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    Wouldn't this make both the apostles and Jesus false prophets per Deuteronomy 18:21/22?
    – tnknepp
    Commented May 16 at 16:47
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    It's possible that Peter, James, and John did indeed witness Jesus on the Mount of Transfiguration and later, hundreds more disciples during the 40 days Jesus spent with his disciples after his resurrection. But remember that Jesus warned his disciples that his final return would not be predictable.
    – Dieter
    Commented May 16 at 17:03
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    @tnknepp that doesn’t make Jesus false, these are Paul’s words and only his words make himself a prophet, not a very inspired one Commented May 17 at 8:41
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    "False prophet" is a loaded term, implying opposition to God's will. Since Paul admits that his prophecies may be imperfect, I would not include him in that category. Jesus likewise admitted that even the Son does not know the timing of the second coming. Matthew 24:36 Commented May 17 at 12:03
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    "It is hard to interpret this any way except ..." Citation needed. To me, it is very natural to interpret "we who are alive" as referring to us, the followers of Christ, and not necessarily to Paul himself. "It may be best to admit the plain fact that the Second Coming did not occur in Paul's lifetime" - this is uncontroversial. The question is whether Paul ever claimed otherwise.
    – LarsH
    Commented May 17 at 20:18

Paul developed and changed his stance in the course of his life, because in 2 Tim. 4:7 he already speaks about his imminent death without a reference to the Second Coming of Christ. But he is still right in his first prophesy also in 1 Cor. 15:51, that not all will die at the Second Coming, but some will meet Christ alive, without experiencing death, and be with Him eternally (1 Thes. 4:17). Moreover, when he says, "not all of us shall die", Paul in "us" can simply imply not his contemporary listeners and himself, but generally all humankind in any epoch. Also, when he says that he'd rather prefer to die and be always with Christ, but to be alive is more beneficial to his students (Philippians 1:23), it is more plausible to conjuncture, that Paul does not already think that Christ's Second Coming will be in his lifetime.

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    +1 I agree that Paul's view developed over time but I also agree with the OP that Paul thought the second coming was imminent in 1 Thess. Commented May 16 at 16:18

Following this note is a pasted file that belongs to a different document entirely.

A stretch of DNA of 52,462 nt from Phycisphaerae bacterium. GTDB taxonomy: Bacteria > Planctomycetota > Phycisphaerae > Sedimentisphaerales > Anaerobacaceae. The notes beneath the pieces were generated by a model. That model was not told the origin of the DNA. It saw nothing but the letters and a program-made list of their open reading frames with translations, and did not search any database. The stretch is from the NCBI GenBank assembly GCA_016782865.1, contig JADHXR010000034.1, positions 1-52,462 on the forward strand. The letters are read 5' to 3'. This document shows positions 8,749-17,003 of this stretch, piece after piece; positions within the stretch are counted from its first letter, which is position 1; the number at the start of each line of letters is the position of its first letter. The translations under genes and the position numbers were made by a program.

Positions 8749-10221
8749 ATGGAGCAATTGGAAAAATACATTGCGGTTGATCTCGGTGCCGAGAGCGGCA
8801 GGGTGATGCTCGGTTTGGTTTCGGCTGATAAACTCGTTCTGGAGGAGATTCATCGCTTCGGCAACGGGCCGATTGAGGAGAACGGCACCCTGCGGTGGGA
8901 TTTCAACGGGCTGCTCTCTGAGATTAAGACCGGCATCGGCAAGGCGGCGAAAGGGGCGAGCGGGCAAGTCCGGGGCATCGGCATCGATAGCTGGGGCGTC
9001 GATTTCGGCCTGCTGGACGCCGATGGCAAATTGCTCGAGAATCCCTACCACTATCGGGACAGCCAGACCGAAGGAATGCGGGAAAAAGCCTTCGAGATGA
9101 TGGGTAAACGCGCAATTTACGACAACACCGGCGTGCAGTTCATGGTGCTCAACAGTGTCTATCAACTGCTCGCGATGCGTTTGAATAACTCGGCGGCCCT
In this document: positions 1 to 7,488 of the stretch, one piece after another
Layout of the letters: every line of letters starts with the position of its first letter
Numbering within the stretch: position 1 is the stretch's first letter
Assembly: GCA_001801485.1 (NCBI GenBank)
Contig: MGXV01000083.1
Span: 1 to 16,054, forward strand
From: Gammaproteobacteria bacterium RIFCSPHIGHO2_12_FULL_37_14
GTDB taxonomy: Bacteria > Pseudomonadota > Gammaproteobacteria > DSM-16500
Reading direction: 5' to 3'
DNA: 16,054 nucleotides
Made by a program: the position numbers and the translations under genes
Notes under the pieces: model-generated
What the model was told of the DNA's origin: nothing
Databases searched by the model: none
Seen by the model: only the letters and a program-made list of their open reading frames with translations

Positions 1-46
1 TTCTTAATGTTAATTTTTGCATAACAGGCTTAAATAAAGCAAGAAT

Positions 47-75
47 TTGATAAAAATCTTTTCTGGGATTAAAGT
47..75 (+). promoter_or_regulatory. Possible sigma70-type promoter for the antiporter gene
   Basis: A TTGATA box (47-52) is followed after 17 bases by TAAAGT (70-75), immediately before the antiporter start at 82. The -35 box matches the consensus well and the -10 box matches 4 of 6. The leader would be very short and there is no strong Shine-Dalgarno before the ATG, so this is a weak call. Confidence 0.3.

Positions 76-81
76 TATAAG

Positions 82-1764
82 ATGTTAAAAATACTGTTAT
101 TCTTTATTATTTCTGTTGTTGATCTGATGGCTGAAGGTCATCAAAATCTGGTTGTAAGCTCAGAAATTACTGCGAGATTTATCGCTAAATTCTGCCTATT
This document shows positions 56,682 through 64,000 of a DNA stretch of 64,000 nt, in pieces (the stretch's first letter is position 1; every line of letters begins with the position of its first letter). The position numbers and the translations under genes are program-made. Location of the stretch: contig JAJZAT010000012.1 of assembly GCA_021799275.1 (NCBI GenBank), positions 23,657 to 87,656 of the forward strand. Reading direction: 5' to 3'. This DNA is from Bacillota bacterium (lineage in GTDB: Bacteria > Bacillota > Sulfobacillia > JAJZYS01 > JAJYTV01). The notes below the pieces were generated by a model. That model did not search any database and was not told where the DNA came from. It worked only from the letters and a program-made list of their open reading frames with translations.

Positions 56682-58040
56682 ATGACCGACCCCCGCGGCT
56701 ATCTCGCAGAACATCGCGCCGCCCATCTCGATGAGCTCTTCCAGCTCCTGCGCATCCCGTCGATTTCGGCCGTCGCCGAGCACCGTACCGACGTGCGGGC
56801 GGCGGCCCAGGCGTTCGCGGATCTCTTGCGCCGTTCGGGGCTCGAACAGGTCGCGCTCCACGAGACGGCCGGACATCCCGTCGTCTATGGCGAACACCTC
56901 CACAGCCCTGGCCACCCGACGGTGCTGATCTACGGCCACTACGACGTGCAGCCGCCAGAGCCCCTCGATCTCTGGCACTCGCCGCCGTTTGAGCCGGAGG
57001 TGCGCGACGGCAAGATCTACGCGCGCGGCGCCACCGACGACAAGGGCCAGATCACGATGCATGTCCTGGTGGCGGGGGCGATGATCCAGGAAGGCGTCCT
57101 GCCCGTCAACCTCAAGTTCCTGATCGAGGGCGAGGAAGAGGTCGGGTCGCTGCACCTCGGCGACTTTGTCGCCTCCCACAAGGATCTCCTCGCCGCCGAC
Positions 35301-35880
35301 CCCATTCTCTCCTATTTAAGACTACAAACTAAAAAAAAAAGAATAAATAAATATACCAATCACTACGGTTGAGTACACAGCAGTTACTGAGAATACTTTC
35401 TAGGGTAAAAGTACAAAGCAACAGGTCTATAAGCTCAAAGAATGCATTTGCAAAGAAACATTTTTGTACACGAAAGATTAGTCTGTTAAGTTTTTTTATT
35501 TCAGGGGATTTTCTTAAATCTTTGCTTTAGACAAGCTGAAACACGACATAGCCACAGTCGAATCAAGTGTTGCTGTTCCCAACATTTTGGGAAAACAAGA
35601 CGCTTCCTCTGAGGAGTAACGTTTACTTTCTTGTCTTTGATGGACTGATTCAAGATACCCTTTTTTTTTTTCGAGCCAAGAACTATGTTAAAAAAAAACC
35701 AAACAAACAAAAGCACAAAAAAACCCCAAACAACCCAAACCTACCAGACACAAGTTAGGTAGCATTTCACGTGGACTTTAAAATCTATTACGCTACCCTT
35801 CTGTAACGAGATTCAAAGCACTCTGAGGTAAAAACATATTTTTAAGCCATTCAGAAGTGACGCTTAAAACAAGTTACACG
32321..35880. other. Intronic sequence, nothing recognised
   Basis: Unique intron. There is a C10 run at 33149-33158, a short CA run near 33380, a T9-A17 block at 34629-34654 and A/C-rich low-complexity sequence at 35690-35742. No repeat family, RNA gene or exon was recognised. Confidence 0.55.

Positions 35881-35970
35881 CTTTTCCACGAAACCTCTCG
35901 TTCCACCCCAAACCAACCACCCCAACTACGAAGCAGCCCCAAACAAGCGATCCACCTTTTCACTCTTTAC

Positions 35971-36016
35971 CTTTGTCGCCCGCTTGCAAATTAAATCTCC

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    @DanFefferman Thanks. I agree that Paul in 1 Thes. conveys rather the sense of imminence; however, even when he became more, so to say, cooled down on account of the Second Coming, the same truthful prophesy already could be understood as related to any epoch mankind that would meet the Lord's second coming, namely, that some people would meet Him alive and not experience a physical death at all. Commented May 16 at 19:14

The Bible has always spoken of the Second Coming as an imminent event, one that Christians of all ages are to be ready for within their lifetimes. A few examples:

Genesis 3:15 KJV

And I will put enmity between thee and the woman, and between thy seed and her seed; it shall bruise thy head, and thou shalt bruise his heel.

It was 4000 years between this prophecy and even the first coming of Christ, but the prophecy is readily interpretable as if the Messiah would be Eve's literal son.

Isaiah 66:5 KJV

Hear the word of the LORD, ye that tremble at his word; Your brethren that hated you, that cast you out for my name's sake, said, Let the LORD be glorified: but he shall appear to your joy, and they shall be ashamed.

Again, Isaiah appears to teach that the Second Coming will be within his hearer's lifespan.

So it's not just the New Testament that can be read to predict the Second Coming within its reader's lifetime.

There are two reasons why it is written that way. One is that the Bible is written for those who will read it in the future, especially those alive when Jesus comes back. Two verses on this:

1 Corinthians 10:11 KJV